Writing a Novel With Scrivener: An Ongoing Review

writing a novel using scrivener

In an earlier post, I commented about writing a novel with Scrivener. I lumped Scrivener with many other products. I might have been too hasty in my judgment.

As I admitted in the post, I hadn’t used Scrivener. I argued that extra software isn’t needed to write novels. A blogger responded to my post. He challenged me to use Scrivener. He felt that I was reviewing a product with which I had no experience. Although I wasn’t writing a critical review of Scrivener in my post, I decided to listen to this blogger.

I downloaded a review copy of Scrivener with the intention to review it. In order to truly review this product, I feel I need to finish an entire long form piece using it. I intend to write the second part of my upcoming science fiction novel, Funk Toast and the Pan-galactic Prom Show, using Scrivener.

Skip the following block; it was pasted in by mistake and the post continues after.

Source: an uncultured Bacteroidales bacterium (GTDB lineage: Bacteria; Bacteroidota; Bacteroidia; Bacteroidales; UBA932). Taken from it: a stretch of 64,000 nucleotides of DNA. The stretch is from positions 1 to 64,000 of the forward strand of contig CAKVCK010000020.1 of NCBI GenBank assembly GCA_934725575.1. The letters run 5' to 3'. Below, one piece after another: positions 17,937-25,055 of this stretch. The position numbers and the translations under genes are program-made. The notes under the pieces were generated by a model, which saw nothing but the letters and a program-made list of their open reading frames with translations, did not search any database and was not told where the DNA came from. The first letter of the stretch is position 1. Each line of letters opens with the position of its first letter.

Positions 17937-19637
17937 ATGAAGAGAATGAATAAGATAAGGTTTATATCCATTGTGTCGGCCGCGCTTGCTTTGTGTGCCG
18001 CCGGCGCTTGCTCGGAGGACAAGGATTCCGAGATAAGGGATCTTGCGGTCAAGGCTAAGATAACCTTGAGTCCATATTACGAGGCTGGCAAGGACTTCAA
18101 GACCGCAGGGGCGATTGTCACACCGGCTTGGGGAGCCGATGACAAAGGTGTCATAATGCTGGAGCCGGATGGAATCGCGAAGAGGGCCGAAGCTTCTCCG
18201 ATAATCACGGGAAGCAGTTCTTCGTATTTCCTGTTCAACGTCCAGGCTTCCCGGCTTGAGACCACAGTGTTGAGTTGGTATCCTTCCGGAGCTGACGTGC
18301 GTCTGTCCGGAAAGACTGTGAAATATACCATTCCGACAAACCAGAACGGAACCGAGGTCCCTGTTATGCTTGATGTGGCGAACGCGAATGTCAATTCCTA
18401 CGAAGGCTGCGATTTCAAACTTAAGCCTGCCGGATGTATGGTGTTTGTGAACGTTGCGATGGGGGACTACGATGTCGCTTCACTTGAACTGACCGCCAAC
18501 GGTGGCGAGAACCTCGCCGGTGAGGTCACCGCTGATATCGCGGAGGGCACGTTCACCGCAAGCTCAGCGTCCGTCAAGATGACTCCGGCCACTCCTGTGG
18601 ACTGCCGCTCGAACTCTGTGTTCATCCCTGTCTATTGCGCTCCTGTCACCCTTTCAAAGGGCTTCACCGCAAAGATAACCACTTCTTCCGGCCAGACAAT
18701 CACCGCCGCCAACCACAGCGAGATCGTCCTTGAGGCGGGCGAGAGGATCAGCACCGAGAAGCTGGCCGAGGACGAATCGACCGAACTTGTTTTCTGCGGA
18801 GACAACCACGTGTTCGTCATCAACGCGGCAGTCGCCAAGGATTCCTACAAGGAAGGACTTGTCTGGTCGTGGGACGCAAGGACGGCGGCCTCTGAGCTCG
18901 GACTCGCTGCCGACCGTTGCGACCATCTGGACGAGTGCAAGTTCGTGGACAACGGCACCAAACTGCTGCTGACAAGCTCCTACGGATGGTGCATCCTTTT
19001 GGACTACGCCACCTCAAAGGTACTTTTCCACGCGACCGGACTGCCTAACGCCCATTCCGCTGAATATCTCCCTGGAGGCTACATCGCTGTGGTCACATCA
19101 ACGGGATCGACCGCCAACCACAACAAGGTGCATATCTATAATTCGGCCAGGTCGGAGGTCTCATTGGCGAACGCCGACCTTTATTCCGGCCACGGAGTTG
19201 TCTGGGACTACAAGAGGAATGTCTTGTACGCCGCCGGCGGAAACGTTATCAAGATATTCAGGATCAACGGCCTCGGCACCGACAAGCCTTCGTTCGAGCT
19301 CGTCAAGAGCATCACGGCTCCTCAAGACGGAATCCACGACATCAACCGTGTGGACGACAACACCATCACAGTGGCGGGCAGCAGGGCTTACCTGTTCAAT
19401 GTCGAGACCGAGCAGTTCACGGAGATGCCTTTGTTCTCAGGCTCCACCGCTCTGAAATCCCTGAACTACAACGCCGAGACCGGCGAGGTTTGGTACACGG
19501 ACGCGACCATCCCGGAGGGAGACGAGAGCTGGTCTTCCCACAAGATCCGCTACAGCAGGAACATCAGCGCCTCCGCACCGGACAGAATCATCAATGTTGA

Funk Toast and the Pan Galactic Prom Show is a compilation of 3 novellas and one short story. These four parts are so tightly woven that the book will read more like a novel than an anthology. I have already written the core story, Funk Toast and the Pan-galactic Prom Show. It is finished at 33,000 words. You can listen to it as an ongoing book on tape by clicking here.

I downloaded a free 30-day, non-continuous evaluation copy of Scrivener. I found the software intuitive. After watching just a few included training videos, I had what I needed to get to work.

Although I can’t fully review this product until I finish Poison Nickels Across the Universe, I plan to post information about my experience with this software along the way.

So far, I have only used Scrivener to outline my story.

The good: